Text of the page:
There is also compelling scientific evidence (Timko et al., 2012) to indicate that those who are less committed to a vegetarian/vegan diet (semi-vegetarians), who dip in and out of the dietary regime, are more likely to be associated with ‘disordered eating’, in other words, avoiding particular foods and restricting intake in order to control weight. As Timko et al. suggests: ‘Vegetarianism may be a precursor to the development of an eating disorder. Many committed vegans and vegetarians would refute the idea that they dip into and out of their dietary regimen and would not classify themselves as semi-vegetarians and their dietary choices as fickle. Therefore, it would be unfair and inaccurate to draw generalised conclusions that committed vegans and vegetarians are prone to depression. Rather, it would appear that researchers are bending the truth to make their argument via their studies.
In her doctoral thesis, ‘The Social and Psychological Well-Being of Vegetarians: A Focused Ethnography’ (2017), Jacqueline Torti does a thorough review of many of the research out there contending that veganism/vegetarianism is correlated with poor mental health. She also finds that the link between negative mood and vegetarianism is tenuous:
There is little available evidence on the psychological well-being of vegetarians. Most studies have high risk of bias…. Further research is needed to investigate whether a causal relationship exists between vegetarianism and mental health…. Others may not agree with their diet choice and this can affect their self-perceived social well-being. However, the self-perceived benefits to psychological well-being associated with adopting a vegetarian diet seem to outweigh any of the perceived threats to their social well- being. (Torti 2017)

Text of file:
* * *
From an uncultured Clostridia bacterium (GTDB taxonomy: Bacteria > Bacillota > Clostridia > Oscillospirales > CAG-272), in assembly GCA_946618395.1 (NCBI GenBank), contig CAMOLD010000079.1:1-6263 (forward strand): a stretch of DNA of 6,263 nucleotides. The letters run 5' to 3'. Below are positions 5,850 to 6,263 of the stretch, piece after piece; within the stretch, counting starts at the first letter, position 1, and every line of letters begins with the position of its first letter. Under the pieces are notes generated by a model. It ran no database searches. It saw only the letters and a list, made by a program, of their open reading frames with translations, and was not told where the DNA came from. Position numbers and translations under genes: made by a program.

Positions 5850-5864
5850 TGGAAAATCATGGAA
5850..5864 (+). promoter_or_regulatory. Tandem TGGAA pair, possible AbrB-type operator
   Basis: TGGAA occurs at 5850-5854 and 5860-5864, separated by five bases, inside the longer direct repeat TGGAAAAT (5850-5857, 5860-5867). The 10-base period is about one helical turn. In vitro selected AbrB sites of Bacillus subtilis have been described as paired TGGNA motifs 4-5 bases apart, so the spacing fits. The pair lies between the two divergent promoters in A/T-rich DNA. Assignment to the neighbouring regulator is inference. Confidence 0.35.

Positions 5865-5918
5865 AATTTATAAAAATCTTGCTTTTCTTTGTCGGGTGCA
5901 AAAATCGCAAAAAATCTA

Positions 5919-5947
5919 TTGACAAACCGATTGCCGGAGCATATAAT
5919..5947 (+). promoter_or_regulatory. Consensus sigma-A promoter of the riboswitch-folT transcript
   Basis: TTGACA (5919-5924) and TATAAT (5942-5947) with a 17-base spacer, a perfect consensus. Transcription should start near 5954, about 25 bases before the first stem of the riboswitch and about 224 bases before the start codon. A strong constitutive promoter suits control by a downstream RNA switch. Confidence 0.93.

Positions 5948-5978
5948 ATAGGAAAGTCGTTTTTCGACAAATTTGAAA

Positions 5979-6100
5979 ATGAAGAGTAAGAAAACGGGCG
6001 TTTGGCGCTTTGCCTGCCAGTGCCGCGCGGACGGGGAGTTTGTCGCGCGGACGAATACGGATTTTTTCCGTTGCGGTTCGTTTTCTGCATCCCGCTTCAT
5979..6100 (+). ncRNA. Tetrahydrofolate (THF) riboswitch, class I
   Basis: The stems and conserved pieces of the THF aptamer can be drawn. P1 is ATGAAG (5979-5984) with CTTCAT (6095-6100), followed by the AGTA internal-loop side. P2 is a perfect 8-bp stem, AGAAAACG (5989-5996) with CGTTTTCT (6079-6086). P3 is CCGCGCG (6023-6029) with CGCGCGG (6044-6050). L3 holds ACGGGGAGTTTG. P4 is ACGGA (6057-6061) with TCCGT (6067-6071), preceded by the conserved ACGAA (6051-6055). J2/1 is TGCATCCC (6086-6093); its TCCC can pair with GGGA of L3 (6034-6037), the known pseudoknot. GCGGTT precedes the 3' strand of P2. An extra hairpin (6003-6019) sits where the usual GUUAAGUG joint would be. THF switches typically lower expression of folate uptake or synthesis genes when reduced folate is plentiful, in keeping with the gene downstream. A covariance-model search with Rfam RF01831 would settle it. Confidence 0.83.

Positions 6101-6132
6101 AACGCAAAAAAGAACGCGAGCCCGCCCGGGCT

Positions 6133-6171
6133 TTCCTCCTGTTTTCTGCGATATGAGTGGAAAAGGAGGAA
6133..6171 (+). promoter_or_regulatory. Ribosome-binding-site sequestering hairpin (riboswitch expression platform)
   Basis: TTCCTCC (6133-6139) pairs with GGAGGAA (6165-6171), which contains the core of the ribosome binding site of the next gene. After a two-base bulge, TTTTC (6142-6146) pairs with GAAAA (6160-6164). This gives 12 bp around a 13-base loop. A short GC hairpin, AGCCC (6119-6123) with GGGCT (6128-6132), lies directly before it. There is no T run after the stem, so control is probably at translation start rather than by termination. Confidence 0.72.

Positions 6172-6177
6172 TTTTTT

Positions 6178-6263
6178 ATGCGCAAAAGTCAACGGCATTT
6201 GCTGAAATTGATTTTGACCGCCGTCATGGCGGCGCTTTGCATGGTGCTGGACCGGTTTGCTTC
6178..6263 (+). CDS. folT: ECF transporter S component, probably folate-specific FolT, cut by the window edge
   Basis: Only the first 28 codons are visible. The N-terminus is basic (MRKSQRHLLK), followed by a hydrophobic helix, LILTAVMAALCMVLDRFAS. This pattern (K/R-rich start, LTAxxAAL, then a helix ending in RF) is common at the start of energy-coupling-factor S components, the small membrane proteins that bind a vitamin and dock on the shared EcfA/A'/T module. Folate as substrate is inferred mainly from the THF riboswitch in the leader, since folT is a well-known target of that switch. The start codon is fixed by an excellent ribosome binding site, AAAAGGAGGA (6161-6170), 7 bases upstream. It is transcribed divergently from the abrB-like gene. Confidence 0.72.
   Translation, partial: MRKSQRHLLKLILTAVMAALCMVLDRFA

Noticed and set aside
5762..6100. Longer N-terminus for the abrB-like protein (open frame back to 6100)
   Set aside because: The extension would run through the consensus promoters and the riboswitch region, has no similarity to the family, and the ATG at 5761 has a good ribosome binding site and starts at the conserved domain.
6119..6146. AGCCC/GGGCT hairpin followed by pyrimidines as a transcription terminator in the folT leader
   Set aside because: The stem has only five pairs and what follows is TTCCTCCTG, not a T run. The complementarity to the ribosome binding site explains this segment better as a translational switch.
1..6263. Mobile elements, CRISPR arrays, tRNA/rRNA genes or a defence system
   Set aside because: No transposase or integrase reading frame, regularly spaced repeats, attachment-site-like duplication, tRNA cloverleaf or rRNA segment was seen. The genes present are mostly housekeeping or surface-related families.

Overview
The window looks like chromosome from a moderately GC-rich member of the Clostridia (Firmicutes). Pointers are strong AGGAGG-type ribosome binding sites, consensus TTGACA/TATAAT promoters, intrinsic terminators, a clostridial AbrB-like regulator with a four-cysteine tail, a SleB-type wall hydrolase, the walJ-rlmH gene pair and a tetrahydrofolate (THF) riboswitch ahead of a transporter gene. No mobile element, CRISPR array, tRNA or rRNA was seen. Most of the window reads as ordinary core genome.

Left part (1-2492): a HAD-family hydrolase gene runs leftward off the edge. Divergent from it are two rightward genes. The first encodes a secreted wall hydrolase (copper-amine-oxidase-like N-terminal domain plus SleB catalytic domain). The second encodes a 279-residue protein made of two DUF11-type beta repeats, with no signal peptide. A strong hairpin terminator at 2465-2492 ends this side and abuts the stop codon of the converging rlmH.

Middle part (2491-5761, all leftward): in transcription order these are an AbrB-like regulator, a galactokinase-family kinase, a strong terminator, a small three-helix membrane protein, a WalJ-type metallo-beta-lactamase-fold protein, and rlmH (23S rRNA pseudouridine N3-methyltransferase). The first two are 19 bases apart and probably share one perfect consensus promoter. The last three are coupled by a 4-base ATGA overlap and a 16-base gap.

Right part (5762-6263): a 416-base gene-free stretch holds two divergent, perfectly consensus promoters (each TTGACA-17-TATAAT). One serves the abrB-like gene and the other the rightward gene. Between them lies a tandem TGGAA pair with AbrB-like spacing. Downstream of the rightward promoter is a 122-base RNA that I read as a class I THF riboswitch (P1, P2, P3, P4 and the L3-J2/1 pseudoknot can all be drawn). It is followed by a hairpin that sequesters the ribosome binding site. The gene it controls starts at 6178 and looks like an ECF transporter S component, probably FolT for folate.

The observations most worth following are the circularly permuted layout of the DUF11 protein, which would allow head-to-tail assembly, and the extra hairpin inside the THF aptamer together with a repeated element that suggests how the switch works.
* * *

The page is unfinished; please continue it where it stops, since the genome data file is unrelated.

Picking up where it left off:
There appears to be a bias against vegans and vegetarians evidenced in these research studies, especially as there is compelling evidence to the contrary suggesting that ‘… vegetarian groups tended to be … more highly educated and more likely to be married, to drink less alcohol, to smoke less, to exercise more and to be thinner’.
All in all, vegetarians and vegans are fiercely protective of their decision to eat plant-based products to maintain good health and to live a more sustainable life. They continue to reap the benefits by enjoying better health, living longer lives and helping to save the planet:
A vegetarian diet has been found to reduce the risk of heart disease, obesity, hypertension, type 2 diabetes and some types of cancer. (Brazier 2017)
Concomitant to these benefits of living a healthier lifestyle is the sense that vegetarians and vegans are doing themselves and our planet good and therefore maintaining a healthier mental state and a positive mindset.
 Bonnie Beezhold, Carol Johnston, Deanna Raigle, ‘Vegetarian diets are associated with healthy mood states’, Nutrition Journal (1 June 2010), https://www.ncbi.nlm.nih.gov/pmc/articles/PMC2887769/
 Almudena Sanchez-Villegas, Lisa Verberne, Jokin De Irala, Miguel Ruiz-Canela, Estefania Toledo, Lluis Serra-Majem, Miguel Martinez-Gonzalez, ‘Dietary Fat intake and the risk of Depression: The SUN Project’, Plos ONE (26 January 2011), https://www.ncbi.nlm.nih.gov/pmc/articles/PMC3027671/
 Johnannes Michalak, Xiao Chi Zhang, Frank Jacobi, International Journal of Behavioral Nutrition and Physical Activity, ‘Vegetarian diet and mental disorders: results from a representative community survey’ (2012): https://www.ncbi.nlm.nih.gov/pmc/articles/PMC3466124/.
 C. Alix Timko, Julia Hormes, Janice Chubski, Appetite, ‘Will the real vegetarian please stand up? An investigation of dietary restraint and eating disorder symptoms in vegetarians versus non-vegetarians’ (14 Feb 2012).
 Jacqueline Torti, Doctoral thesis: ‘The Social and Psychological Well-Being of Vegetarians: A Focused Ethnography’, Public Health University of Alberta (2017).
 JAMA Network Journals, ‘Vegetarian diets associated with lower risk of death’ (3 June 2013): https://www.sciencedaily.com/releases/2013/06/130603164147.htm.
 Yvette Brazier, ‘What to know about the vegetarian diet’, Medical News Today (10 March 2017).
Author: Alisa Salamon, Life Coach at InsideOut
Date: 14th January, 2020